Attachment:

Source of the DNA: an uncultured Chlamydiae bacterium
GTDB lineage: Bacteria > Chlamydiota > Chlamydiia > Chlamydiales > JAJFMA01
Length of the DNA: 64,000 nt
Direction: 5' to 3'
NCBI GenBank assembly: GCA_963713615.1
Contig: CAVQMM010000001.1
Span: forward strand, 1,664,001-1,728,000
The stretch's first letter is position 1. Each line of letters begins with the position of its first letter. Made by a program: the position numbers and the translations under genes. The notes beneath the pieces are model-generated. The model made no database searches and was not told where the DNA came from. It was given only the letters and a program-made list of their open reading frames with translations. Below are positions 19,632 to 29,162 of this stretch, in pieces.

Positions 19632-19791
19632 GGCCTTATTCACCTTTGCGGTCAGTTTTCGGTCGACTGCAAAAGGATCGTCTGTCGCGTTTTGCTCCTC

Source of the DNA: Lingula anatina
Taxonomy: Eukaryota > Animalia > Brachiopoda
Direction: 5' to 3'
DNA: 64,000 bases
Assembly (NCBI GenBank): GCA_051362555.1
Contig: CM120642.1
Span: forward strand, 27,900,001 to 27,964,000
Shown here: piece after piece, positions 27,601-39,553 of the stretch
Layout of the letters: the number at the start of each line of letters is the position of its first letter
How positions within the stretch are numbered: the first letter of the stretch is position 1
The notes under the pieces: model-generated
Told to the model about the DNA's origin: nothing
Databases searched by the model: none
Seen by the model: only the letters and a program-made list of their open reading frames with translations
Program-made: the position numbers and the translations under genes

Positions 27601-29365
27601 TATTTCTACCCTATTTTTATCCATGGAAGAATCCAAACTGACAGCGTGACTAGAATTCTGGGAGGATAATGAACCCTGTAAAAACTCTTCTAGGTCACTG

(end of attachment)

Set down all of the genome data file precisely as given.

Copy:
Source of the DNA: an uncultured Chlamydiae bacterium
GTDB lineage: Bacteria > Chlamydiota > Chlamydiia > Chlamydiales > JAJFMA01
Length of the DNA: 64,000 nt
Direction: 5' to 3'
NCBI GenBank assembly: GCA_963713615.1
Contig: CAVQMM010000001.1
Span: forward strand, 1,664,001-1,728,000
The stretch's first letter is position 1. Each line of letters begins with the position of its first letter. Made by a program: the position numbers and the translations under genes. The notes beneath the pieces are model-generated. The model made no database searches and was not told where the DNA came from. It was given only the letters and a program-made list of their open reading frames with translations. Below are positions 19,632 to 29,162 of this stretch, in pieces.

Positions 19632-19791
19632 GGCCTTATTCACCTTTGCGGTCAGTTTTCGGTCGACTGCAAAAGGATCGTCTGTCGCGTTTTGCTCCTC

Source of the DNA: Lingula anatina
Taxonomy: Eukaryota > Animalia > Brachiopoda
Direction: 5' to 3'
DNA: 64,000 bases
Assembly (NCBI GenBank): GCA_051362555.1
Contig: CM120642.1
Span: forward strand, 27,900,001 to 27,964,000
Shown here: piece after piece, positions 27,601-39,553 of the stretch
Layout of the letters: the number at the start of each line of letters is the position of its first letter
How positions within the stretch are numbered: the first letter of the stretch is position 1
The notes under the pieces: model-generated
Told to the model about the DNA's origin: nothing
Databases searched by the model: none
Seen by the model: only the letters and a program-made list of their open reading frames with translations
Program-made: the position numbers and the translations under genes

Positions 27601-29365
27601 TATTTCTACCCTATTTTTATCCATGGAAGAATCCAAACTGACAGCGTGACTAGAATTCTGGGAGGATAATGAACCCTGTAAAAACTCTTCTAGGTCACTG